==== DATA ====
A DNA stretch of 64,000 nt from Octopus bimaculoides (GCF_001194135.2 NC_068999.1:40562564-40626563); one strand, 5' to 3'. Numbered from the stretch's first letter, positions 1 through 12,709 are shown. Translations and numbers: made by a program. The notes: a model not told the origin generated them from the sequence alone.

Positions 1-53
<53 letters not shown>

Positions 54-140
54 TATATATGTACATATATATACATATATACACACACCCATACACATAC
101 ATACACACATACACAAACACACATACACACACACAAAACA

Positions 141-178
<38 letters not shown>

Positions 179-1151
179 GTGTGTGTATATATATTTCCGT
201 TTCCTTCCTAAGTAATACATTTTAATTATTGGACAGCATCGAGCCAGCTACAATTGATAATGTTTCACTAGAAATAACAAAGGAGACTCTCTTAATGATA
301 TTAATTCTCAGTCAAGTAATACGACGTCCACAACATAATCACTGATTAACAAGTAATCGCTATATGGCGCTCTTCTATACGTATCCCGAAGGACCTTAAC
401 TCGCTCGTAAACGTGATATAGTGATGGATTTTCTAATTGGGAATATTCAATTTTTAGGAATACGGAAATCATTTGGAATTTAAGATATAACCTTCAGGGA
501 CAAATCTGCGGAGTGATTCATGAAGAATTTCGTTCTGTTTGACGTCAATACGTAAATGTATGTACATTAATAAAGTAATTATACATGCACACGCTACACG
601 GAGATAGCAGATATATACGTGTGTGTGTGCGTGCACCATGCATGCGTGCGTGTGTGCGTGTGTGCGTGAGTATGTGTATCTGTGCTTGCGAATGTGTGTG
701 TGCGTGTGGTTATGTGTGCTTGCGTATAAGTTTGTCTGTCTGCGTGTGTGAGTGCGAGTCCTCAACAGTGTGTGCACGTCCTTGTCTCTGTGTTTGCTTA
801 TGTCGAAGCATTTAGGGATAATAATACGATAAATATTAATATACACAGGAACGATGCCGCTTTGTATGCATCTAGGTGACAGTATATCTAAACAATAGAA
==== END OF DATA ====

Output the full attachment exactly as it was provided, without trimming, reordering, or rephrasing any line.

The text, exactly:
A DNA stretch of 64,000 nt from Octopus bimaculoides (GCF_001194135.2 NC_068999.1:40562564-40626563); one strand, 5' to 3'. Numbered from the stretch's first letter, positions 1 through 12,709 are shown. Translations and numbers: made by a program. The notes: a model not told the origin generated them from the sequence alone.

Positions 1-53
<53 letters not shown>

Positions 54-140
54 TATATATGTACATATATATACATATATACACACACCCATACACATAC
101 ATACACACATACACAAACACACATACACACACACAAAACA

Positions 141-178
<38 letters not shown>

Positions 179-1151
179 GTGTGTGTATATATATTTCCGT
201 TTCCTTCCTAAGTAATACATTTTAATTATTGGACAGCATCGAGCCAGCTACAATTGATAATGTTTCACTAGAAATAACAAAGGAGACTCTCTTAATGATA
301 TTAATTCTCAGTCAAGTAATACGACGTCCACAACATAATCACTGATTAACAAGTAATCGCTATATGGCGCTCTTCTATACGTATCCCGAAGGACCTTAAC
401 TCGCTCGTAAACGTGATATAGTGATGGATTTTCTAATTGGGAATATTCAATTTTTAGGAATACGGAAATCATTTGGAATTTAAGATATAACCTTCAGGGA
501 CAAATCTGCGGAGTGATTCATGAAGAATTTCGTTCTGTTTGACGTCAATACGTAAATGTATGTACATTAATAAAGTAATTATACATGCACACGCTACACG
601 GAGATAGCAGATATATACGTGTGTGTGTGCGTGCACCATGCATGCGTGCGTGTGTGCGTGTGTGCGTGAGTATGTGTATCTGTGCTTGCGAATGTGTGTG
701 TGCGTGTGGTTATGTGTGCTTGCGTATAAGTTTGTCTGTCTGCGTGTGTGAGTGCGAGTCCTCAACAGTGTGTGCACGTCCTTGTCTCTGTGTTTGCTTA
801 TGTCGAAGCATTTAGGGATAATAATACGATAAATATTAATATACACAGGAACGATGCCGCTTTGTATGCATCTAGGTGACAGTATATCTAAACAATAGAA